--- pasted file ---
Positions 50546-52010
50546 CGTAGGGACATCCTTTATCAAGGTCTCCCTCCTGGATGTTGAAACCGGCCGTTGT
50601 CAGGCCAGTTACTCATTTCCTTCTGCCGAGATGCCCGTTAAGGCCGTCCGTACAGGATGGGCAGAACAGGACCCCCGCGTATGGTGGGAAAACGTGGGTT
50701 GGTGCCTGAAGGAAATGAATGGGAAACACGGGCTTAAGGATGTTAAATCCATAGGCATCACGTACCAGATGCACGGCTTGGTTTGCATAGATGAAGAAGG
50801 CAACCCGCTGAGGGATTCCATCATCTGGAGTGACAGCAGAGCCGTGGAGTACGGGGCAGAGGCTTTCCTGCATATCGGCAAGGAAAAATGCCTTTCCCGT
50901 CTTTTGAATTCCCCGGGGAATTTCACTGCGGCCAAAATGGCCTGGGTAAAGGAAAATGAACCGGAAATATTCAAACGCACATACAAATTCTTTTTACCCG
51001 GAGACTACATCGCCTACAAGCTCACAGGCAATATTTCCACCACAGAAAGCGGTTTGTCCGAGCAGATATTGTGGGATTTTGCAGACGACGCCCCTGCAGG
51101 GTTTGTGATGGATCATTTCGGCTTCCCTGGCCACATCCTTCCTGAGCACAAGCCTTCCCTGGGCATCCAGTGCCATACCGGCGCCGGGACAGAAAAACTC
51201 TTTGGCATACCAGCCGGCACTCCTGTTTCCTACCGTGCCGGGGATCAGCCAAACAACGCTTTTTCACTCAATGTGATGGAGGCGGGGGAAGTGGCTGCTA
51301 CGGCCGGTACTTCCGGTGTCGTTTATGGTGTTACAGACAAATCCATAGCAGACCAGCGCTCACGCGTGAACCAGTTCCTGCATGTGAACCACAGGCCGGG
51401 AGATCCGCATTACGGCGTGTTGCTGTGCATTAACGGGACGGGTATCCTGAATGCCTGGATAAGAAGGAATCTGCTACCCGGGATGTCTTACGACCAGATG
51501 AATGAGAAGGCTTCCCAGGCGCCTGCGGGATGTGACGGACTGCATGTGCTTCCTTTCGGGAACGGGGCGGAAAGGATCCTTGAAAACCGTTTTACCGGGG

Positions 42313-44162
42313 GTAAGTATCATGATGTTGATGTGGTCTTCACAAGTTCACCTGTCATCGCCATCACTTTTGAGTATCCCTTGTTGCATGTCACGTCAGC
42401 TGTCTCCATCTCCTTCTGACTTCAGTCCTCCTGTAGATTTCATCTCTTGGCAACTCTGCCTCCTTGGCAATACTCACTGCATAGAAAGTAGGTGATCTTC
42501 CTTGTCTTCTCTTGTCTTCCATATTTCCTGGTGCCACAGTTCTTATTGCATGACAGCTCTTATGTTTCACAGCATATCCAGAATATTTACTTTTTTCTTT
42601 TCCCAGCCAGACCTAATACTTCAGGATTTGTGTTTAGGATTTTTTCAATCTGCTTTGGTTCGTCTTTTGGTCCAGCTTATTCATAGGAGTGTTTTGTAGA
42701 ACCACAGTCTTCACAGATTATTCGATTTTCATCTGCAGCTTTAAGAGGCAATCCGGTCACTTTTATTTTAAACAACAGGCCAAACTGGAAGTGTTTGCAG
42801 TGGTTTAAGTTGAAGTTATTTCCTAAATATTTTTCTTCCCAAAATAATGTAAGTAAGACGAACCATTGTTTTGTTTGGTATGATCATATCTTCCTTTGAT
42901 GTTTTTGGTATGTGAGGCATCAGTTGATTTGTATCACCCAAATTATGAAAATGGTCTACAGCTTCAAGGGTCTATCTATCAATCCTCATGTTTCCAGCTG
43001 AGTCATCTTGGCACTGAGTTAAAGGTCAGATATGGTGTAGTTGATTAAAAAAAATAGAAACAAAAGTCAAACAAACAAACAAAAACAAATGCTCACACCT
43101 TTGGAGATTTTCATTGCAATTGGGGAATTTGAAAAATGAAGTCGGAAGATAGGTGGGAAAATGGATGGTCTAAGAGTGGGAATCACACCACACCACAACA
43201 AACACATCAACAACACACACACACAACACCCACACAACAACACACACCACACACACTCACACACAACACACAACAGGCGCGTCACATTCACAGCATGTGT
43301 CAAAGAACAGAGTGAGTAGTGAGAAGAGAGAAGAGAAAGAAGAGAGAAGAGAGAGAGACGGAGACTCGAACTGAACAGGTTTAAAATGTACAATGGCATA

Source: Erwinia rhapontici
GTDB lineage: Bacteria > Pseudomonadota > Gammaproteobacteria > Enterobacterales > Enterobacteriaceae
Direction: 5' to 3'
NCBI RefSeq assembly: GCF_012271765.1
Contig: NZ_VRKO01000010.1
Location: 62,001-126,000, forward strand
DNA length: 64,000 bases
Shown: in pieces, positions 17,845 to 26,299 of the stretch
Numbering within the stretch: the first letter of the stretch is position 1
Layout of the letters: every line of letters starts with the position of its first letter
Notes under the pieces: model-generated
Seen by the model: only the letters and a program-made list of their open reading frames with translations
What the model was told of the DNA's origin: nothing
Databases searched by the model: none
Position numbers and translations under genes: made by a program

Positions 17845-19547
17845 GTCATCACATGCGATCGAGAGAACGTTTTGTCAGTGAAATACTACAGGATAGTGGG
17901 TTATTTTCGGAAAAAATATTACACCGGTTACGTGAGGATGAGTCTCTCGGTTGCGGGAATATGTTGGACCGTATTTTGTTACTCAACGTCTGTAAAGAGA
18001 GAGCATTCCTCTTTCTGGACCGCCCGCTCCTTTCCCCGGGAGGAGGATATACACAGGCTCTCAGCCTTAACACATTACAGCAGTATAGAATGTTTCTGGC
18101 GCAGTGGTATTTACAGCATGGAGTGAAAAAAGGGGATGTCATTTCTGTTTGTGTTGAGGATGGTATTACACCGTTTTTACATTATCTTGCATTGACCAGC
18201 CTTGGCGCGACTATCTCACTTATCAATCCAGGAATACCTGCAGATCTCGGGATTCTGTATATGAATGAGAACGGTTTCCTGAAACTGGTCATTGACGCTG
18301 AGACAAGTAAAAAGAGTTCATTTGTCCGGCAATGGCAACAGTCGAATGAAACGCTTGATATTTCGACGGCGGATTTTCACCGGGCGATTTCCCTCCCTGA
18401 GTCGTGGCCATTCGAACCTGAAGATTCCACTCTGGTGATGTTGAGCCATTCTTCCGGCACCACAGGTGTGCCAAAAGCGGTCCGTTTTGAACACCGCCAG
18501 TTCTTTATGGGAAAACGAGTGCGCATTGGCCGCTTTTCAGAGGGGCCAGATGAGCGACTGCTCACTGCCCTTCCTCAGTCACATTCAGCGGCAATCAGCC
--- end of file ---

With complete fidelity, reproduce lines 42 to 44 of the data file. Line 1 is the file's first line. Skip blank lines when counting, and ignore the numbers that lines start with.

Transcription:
17901 TTATTTTCGGAAAAAATATTACACCGGTTACGTGAGGATGAGTCTCTCGGTTGCGGGAATATGTTGGACCGTATTTTGTTACTCAACGTCTGTAAAGAGA
18001 GAGCATTCCTCTTTCTGGACCGCCCGCTCCTTTCCCCGGGAGGAGGATATACACAGGCTCTCAGCCTTAACACATTACAGCAGTATAGAATGTTTCTGGC
18101 GCAGTGGTATTTACAGCATGGAGTGAAAAAAGGGGATGTCATTTCTGTTTGTGTTGAGGATGGTATTACACCGTTTTTACATTATCTTGCATTGACCAGC